Review of the Montreal Fire Brigade on Dominion Day, 1870
Scene at the Grove: Pic-nic of the Workingmen's Association on Dominion Day, 1871
Dominion Day. St. Patrick's Society's Pic-nic on the grounds of J. Howley, Esq., Montreal, 1871
Celebration of Dominion Day in Toronto, 1875
Dominion Day celebrations, 1880
Britannia pageant, Dominion Day parade, Calgary, Alberta, circa 1900-1903
July 1st celebration, Moose Jaw, Saskatchewan, 1906
Harness racing on Dominion Day, Outlook, Saskatchewan, 1909
Dominion Day, Parliament Square, Ottawa, Ontario, circa 1910
Dominion Day celebrations at the Holms brothers' cabin at Fort Assiniboine, Alberta, 1911
Baseball team, winners of the July 1st game, Foremost, Alberta, 1914
What does Canada Day mean to you? If you're like many other Canadians, chances are it means a holiday spent outdoors, in the company of others. Perhaps you pack a picnic lunch or take part in a sporting event. In many places, the day ends with a fireworks display.
Things haven't changed much from that first Canada Day, known then as Dominion Day, celebrated on July 1st, 1867. We know from records of the event, that "the day dawned fair and warm, with a clear, cobalt-blue sky, and a little breeze that took the hottest edge off the bright sun." (1)
Canadians in Saint John, New Brunswick were roused from their sleep by a 21-gun salute at 4:00 in the morning. The people of Kingston, Ontario received their wake-up call at 6:00 a.m., when guns were fired from Fort Henry. Citizens of Dartmouth and Halifax, Nova Scotia were allowed to sleep until 8:00 when the Volunteer Artillery of Halifax fired their guns and were answered by the naval brigade on the Dartmouth side of the harbour. In Quebec, churchgoers attended a High Mass at 8:00 a.m. in the cathedral at Trois-Rivières.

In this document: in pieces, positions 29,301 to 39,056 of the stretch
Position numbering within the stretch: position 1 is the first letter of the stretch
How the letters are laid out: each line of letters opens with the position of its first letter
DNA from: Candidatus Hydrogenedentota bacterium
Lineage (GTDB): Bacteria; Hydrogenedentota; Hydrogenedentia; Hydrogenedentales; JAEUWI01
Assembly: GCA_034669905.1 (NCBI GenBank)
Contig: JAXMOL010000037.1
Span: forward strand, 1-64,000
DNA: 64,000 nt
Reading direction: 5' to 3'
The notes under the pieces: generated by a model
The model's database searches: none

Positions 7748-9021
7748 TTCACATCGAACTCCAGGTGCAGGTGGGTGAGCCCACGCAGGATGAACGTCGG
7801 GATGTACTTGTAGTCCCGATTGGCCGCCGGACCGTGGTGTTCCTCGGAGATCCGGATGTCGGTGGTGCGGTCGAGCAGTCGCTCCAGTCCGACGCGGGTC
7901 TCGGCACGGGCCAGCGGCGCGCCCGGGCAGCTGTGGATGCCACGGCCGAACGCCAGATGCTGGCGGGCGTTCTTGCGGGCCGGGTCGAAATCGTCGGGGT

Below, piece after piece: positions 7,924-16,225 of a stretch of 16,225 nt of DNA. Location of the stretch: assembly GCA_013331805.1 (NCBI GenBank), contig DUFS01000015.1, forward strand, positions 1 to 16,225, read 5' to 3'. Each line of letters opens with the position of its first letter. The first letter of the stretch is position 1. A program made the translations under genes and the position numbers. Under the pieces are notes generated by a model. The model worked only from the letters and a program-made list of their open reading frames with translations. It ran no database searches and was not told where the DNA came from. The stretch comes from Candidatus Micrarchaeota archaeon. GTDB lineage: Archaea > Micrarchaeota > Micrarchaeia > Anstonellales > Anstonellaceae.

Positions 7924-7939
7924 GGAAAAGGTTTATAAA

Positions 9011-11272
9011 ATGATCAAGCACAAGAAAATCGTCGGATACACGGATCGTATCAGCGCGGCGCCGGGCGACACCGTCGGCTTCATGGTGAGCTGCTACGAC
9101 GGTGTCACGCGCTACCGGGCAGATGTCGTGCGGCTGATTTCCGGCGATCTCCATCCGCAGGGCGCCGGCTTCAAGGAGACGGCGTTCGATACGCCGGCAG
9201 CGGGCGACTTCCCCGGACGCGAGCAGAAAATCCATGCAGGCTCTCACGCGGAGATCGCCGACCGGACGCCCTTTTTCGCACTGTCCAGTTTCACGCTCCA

By mid-morning, Victoria Square and Place d'Armes in Montréal were filling up with people waiting to hear the Royal Proclamation. They were in good company. People all over the country were also waiting -- in market squares, parks and parade grounds. They had come to hear the official words read:
"...dated at Windsor Castle on the 22nd day of May, in the year of Our Lord 1867, Her Most Gracious Majesty did ordain, declare, and command, that on and after the 1st day of July, 1867, the Provinces of Canada [Ontario and Quebec], Nova Scotia and New Brunswick should form and be one Dominion under the name of Canada;..." (2)
Once the Proclamation had been read, informal celebrations such as parades, sports, games and picnics began. At Trois-Rivières, a cricket match was in full swing. Cricket was played in Kingston too (while on-lookers listened to the Royal Canadian Rifles band, who played all afternoon at the cricket grounds.)
There were sailing and sculling races at Barrie, Ontario along with the hilarious "greasy pole" event, in which contestants were encouraged to walk along a slippery 30-foot pole to snatch a flag at the end -- without slipping off into the waters of Kempenfelt Bay!
Spectators in Dunville, in the Niagara peninsula, watched harness racing on a brand-new race course while being serenaded by the Dunville and Wellandport brass bands.
There were simple celebrations as well. In many small villages and towns, there were no bands, racetracks or regattas, but people came together to celebrate nonetheless. Farming families gathered at fairgrounds and picnic spots, sometimes in a field or meadow.
As nightfall came, elaborate preparations were underway in the cities. In Queen's Park, Toronto, trees were hung with hundreds of Chinese paper lanterns, casting a festive glow. People eagerly awaited a fireworks display.
Over the years, such celebrations not only continued, but flourished. In 1876, at Burrard Inlet, British Columbia, winners of events such as sailing and canoe races, high jump and long jump and many different running races competed for prize money. The person who tossed the caber farthest received $5.00, as did the winner of the potato race. The fastest boy on stilts went home $2.50 richer. Those who didn't mind getting wet walked the bowsprit for a whopping $15.00, rode the log for $7.50 and entered the tub race for a chance to win $5.00. (3)